Virginia has been called a kingmaker when it comes to the highest office in the land: The commonwealth’s unusual position of holding statewide elections a year after the presidential election draws lots of interest from the national media. From Thomas Jefferson to Tim Kaine, our governors have made prominent names for themselves nationally. Dazzle your next dinner party with these bits of trivia on Virginia governors who have made headlines beyond the commonwealth’s borders
Virginia’s first governor, Sir Walter Raleigh, ruled from 1585 to 1590 and never actually saw our land. He was an absentee governor who financed several attempts at colonizing the New World — one of them was the famed “Lost Colony.” He had better luck suppressing Irish rebellions at home. That is, until he was beheaded for treason.
In more modern times — 1776 — the first official governor was Patrick Henry, 1776–1779. If his name sounds familiar, it’s because he’s the Founding Father whose exclamation, “Give me liberty, or give me death!” fired up the Second Virginia Convention and propelled Virginia into the Revolutionary War. Fellow Virginian George Washington was on hand to hear those famous words.
You know who else was there? Virginia’s second governor, Thomas Jefferson (1779–1781). After leaving the office, he served as minister to France before becoming President George Washington’s secretary of state. If you’ve seen Hamilton, you know how much grief the other Founding Fathers gave him for missing the Revolutionary War.
Edmund Randolph’s (1786–1788) claim to fame involves another character from Hamilton. (There’s a lot of Virginia in that show.) After leaving office, Randolph returned to practicing law and ended up as lead counsel in the trial of Aaron Burr — not for shooting Alexander Hamilton in an illegal duel, but for treason.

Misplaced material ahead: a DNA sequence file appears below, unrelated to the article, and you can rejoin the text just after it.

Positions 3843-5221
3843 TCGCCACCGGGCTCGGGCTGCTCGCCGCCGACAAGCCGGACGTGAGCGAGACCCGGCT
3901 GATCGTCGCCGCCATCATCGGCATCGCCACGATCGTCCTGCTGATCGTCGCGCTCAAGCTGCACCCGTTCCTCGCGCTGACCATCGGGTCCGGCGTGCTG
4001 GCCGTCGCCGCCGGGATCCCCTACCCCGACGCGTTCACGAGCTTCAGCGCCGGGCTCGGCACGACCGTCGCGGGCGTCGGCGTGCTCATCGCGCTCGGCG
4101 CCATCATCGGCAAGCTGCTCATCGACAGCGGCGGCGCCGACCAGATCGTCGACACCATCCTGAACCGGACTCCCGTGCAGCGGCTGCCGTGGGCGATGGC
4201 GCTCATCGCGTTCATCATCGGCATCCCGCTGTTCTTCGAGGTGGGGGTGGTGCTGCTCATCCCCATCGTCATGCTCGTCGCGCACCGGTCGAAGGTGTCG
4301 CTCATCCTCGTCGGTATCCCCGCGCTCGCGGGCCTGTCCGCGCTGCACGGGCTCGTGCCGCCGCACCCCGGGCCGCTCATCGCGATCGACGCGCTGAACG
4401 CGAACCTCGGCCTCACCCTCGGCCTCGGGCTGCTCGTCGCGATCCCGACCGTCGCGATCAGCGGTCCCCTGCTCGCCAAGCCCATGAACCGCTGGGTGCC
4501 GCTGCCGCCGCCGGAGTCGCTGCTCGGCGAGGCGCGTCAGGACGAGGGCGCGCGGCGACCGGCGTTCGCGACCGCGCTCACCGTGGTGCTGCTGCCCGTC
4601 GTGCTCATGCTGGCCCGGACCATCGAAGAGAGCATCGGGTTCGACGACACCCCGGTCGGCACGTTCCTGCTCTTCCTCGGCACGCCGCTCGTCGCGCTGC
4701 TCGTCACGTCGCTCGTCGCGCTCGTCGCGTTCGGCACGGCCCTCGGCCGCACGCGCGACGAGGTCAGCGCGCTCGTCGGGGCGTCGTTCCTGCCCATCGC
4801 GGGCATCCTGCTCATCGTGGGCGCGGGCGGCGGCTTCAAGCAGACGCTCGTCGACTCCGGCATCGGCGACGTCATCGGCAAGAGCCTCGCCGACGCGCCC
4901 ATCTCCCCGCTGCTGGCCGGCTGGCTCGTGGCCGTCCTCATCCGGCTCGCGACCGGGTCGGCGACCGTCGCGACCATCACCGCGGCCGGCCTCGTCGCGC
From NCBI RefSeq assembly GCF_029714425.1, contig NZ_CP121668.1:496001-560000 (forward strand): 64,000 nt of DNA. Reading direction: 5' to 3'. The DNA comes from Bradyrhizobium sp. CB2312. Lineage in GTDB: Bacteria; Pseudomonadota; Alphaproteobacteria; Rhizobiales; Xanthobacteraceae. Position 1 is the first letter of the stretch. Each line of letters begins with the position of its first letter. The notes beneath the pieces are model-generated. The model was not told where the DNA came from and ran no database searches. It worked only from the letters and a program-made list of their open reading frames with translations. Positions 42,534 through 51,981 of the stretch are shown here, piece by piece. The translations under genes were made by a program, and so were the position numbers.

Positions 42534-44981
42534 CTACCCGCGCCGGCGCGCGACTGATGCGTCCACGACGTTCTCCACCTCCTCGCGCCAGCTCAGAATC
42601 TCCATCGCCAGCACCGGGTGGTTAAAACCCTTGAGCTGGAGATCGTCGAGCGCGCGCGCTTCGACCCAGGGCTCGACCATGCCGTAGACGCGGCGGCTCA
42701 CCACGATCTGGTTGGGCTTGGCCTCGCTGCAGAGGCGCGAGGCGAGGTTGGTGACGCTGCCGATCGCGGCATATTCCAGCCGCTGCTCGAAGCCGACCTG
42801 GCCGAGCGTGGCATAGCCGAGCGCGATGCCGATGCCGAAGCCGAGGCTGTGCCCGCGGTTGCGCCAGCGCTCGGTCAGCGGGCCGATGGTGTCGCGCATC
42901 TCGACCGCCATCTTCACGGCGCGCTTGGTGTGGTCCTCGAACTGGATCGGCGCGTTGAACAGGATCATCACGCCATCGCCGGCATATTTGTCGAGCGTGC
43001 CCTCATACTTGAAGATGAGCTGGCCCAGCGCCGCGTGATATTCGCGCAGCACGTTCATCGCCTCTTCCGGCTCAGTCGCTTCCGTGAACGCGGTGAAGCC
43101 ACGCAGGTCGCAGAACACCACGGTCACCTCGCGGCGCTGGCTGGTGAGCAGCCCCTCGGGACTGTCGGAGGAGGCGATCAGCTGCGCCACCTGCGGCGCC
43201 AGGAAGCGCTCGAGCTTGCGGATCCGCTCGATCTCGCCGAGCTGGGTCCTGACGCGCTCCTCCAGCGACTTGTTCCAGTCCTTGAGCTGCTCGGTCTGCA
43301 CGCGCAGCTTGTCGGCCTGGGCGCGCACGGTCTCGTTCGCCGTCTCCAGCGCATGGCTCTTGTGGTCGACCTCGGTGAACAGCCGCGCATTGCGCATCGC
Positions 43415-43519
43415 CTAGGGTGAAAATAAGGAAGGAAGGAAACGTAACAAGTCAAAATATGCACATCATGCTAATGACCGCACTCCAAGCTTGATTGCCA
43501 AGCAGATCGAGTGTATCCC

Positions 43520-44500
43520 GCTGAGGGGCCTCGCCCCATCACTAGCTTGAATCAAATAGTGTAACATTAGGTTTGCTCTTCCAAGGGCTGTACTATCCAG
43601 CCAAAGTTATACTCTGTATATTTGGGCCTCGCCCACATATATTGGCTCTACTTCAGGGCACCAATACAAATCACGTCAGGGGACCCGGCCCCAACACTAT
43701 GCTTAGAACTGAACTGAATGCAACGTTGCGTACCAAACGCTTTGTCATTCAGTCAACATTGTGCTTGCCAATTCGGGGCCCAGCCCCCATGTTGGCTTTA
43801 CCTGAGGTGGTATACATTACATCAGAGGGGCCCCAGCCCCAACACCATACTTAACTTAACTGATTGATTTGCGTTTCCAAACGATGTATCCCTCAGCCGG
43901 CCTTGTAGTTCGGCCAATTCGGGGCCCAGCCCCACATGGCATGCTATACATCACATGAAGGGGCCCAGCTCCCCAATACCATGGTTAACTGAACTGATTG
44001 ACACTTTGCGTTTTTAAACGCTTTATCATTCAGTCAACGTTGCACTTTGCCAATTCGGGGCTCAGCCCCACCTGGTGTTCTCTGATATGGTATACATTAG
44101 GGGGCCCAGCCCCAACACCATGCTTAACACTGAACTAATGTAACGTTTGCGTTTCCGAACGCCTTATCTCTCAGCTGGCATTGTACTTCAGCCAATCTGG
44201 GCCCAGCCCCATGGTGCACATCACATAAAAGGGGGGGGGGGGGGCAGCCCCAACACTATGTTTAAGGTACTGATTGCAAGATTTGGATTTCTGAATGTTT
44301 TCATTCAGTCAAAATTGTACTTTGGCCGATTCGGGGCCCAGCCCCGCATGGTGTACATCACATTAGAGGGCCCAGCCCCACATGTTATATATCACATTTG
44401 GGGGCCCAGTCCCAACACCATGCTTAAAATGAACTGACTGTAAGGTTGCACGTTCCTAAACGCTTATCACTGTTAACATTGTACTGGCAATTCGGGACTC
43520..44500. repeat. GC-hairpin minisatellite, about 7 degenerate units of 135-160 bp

Three other Randolphs served as governor: Beverley Randolph (1788–1791), the first to be elected after the Constitution was ratified; Peyton Randolph (1811–1812), technically acting governor (he served all of nine days); and Thomas Mann Randolph (1819–1822), Thomas Jefferson’s son-in-law.
Confederate Gen. Robert E. Lee’s father, Henry “Light Horse-Harry” Lee III, served as the state’s ninth governor, from 1791 to 1794, representing the Federalist Party. At George Washington’s 1799 funeral, Lee described the deceased president as “first in war, first in peace, and first in the hearts of his countrymen.”
It’s remarkable how little the 50th governor, Harry Flood Byrd (D, 1926–1930) is remembered these days. What is remembered is his opposition to any form of desegregation (he called for “massive resistance”), his obstructions to voting (poll taxes, literacy tests), and his defunding of educational programs and closing public schools.
Sixty years after Byrd’s racist reign, Richmond native L. Douglas Wilder (D, 1990–1994) became the first Black governor of not just the commonwealth, but of any U.S. state. After Gov. Glenn Youngkin won in 2021, Wilder was the only Democrat on his transition team.
Two former governors are sitting U.S. senators: Mark Warner (D, 2002–2006) and Tim Kaine (D, 2006–2010). You might remember that Kaine also came close to becoming vice president in the 2016 election, when he was on Hillary Clinton’s presidential ticket.
Robert McDonnell (R, 2010–2014) almost left the Executive Mansion for the big house after he and his wife, Maureen, were convicted on federal corruption charges for accepting gifts from a donor. Despite the conviction and two-year sentence being vacated by higher courts, he is Virginia’s first and only (so far) governor to be indicted during office.
Terry McAuliffe (D, 2014–2018) has served as the chair of the Democratic National Committee and has had a longstanding personal and fundraising relationship with Bill and Hillary Clinton. He ran for a second term in 2021 but lost to Youngkin.